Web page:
B.C. Finance Minister Carole James has been up in the B.C. legislature many times defending the NDP government’s tax measures. (Hansard TV)

B.C. businesses bracing for health payroll tax impact on jobs

For many small and seasonal employers, it’s another new cost

While urban property owners are receiving a B.C. government letter instructing them to register for the “speculation tax” on second homes, businesses are starting to receive similar directions to sign up and begin paying the “employer health tax” on payrolls of more than $500,000 a year.

The tax took effect Jan. 1, but employers have until later to start paying it. The payroll tax applies to employer-paid benefits as well as wages, with a rate of nearly three per cent on payroll totals from $500,000 to $1.5 million, and a lower rate of 1.95 per cent for payroll amounts above that.

Ken Peacock, vice-president of the B.C. Business Council, says one concern is that the tax adds another disincentive to employers to take on full-time workers and pay benefits. There is already a well-established trend to “gig economy” employment using part-time and short-term contracts, he said.

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The tax is being imposed to replace provincial revenue from Medical Services Plan premiums, which have been cut by half and are to be eliminated by the end of 2019. That leaves employers who pay MSP on behalf of their employees with a choice to pay both for this year, or pass MSP costs on to employees who don’t have union contracts that require employer payment.

“It’s close to $2 billion when it’s all implemented, so it’s a big increase on businesses,” Peacock said.

Finance Minister Carole James has emphasized that when total MSP payments are calculated at the highest level charged, in 2017, the change actually represents an overall tax cut of $800 million when it is fully implemented.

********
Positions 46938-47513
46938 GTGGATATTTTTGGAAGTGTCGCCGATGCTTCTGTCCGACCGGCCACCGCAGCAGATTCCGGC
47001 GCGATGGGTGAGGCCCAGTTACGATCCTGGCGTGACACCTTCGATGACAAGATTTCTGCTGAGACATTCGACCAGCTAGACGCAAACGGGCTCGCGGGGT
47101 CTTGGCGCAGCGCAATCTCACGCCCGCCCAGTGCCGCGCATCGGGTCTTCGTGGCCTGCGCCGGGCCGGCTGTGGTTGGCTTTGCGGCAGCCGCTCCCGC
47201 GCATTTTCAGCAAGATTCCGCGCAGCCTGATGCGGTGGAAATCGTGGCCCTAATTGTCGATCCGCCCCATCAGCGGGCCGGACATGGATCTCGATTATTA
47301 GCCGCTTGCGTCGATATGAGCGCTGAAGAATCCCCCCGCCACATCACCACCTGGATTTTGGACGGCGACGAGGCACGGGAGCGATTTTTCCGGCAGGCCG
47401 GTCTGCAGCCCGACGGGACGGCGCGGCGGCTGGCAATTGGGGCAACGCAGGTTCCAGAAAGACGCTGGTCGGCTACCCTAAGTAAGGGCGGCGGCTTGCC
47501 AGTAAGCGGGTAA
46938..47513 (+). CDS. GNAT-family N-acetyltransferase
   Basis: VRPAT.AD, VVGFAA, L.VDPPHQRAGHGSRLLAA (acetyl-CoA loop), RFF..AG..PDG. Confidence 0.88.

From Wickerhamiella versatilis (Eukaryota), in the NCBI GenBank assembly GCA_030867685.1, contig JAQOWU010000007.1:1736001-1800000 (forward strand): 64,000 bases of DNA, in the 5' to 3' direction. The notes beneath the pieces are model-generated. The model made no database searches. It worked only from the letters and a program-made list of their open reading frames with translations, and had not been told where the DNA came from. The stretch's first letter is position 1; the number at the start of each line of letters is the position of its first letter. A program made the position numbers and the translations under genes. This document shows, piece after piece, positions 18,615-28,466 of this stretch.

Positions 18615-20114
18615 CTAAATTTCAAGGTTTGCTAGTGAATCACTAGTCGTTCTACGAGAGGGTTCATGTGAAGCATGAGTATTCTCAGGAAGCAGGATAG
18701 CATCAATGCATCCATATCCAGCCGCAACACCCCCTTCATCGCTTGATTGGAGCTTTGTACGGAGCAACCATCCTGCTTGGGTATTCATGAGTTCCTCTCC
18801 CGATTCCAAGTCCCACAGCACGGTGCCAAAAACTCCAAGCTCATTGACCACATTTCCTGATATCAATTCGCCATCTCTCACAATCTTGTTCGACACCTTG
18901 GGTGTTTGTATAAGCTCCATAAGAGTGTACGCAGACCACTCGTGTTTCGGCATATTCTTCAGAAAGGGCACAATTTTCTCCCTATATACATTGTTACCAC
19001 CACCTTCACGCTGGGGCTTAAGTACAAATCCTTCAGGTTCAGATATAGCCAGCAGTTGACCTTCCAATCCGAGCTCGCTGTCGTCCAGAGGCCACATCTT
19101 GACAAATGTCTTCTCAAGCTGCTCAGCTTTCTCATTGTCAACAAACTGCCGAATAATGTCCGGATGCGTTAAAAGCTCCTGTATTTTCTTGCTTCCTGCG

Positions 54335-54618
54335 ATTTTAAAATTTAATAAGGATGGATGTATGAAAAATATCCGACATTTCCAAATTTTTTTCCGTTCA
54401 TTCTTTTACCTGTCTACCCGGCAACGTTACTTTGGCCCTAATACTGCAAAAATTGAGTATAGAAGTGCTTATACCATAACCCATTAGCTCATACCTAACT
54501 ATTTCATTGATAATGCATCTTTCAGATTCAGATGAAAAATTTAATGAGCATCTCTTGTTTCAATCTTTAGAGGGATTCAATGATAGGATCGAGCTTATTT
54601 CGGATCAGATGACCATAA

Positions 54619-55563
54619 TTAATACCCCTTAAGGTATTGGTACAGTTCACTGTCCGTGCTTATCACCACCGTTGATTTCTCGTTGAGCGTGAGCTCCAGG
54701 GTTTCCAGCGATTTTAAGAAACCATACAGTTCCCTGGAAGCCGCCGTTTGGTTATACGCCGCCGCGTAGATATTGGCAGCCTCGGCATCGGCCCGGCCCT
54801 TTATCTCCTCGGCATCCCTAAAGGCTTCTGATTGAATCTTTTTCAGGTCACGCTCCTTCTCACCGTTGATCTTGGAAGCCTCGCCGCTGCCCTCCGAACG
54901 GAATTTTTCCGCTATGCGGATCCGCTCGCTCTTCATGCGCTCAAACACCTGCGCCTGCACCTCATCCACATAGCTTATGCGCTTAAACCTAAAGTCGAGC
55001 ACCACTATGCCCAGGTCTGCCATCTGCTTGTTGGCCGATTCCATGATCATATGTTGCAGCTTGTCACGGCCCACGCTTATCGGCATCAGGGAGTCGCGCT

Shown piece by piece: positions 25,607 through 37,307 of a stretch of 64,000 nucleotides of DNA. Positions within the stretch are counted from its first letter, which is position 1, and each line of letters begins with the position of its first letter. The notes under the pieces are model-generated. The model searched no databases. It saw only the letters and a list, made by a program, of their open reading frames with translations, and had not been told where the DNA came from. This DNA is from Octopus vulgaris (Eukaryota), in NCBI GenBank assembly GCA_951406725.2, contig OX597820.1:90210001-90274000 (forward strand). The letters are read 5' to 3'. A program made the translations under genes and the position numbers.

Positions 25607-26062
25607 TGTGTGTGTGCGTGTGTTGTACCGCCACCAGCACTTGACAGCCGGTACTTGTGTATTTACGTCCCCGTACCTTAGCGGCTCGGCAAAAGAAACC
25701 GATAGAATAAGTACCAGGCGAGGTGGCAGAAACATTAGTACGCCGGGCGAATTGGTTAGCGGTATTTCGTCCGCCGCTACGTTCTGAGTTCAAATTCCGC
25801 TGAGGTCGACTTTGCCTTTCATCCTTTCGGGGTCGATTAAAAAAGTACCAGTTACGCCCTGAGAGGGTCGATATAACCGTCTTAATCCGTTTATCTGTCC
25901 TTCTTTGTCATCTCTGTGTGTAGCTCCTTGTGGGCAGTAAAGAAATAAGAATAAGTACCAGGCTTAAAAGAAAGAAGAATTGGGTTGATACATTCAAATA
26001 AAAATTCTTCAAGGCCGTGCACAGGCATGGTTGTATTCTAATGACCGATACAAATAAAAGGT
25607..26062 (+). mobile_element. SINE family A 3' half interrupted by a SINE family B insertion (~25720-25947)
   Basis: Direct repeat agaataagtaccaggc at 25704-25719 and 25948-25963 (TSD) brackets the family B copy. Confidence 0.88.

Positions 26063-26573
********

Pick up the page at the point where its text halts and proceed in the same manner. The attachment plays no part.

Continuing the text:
That’s small comfort to businesses with large seasonal payrolls and others who never paid employee MSP. For them, it is an entirely new tax.

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Richard Truscott, vice-president for Alberta and B.C. at the Canadian Federation of Independent Business, said the ministry has provided minimal information to circulate to members, telling them to register at a ministry website. The CFIB has received about 60 calls as of this week from people seeking details.

“Small business owners certainly aren’t clear on what the expectations are and how they need to bring themselves into compliance and start remitting the tax,” Truscott said. “You’re supposed to be tracking and calculating it. It depends how big your business is, how quickly you need to report.

“The businesses that are really screwed are those that did not pay MSP, don’t qualify for the exemption, and now pay the employer health tax, which is about 23 per cent of our membership.”

The finance ministry says if a business owes $2,925 in 2019, it has until March 31, 2020 to pay it. If it is above that total, registration must be complete by May 15 and instalment payments are required on June 15, Sept. 15 and Dec. 15, 2019, with the remainder due March 31, 2020.

The website for information and registration is gov.bc.ca/employerhealthtax and there is a toll-free number for questions, 1-877-387-3332.

The finance ministry estimates that about half of the current MSP is paid by individuals, through a bureaucracy that was contracted out to a U.S. back-office corporation a decade ago. It has produced horror stories such as people losing their jobs and then being billed anyway because MSP is based on income for the previous year.

The B.C. government’s task force on replacing MSP, chaired by economics professor Lindsay Tedds, recommended that a new tax be brought in only when MSP charges are phased out.

It called for a mix of taxes to replace the revenue, including an extra tax on sugary drinks and other unhealthy products to reduce health problems and costs to the medical system.

Businesses point to other increases they have already faced in recent years, including steep increases in minimum wages and a resumption of carbon tax increases starting in April of 2018. When the carbon tax was introduced in 2008, it came with offsetting reductions in personal and corporate income tax, which the NDP has removed in favour of funding green initiatives of its choosing.


@tomfletcherbc
tfletcher@blackpress.ca

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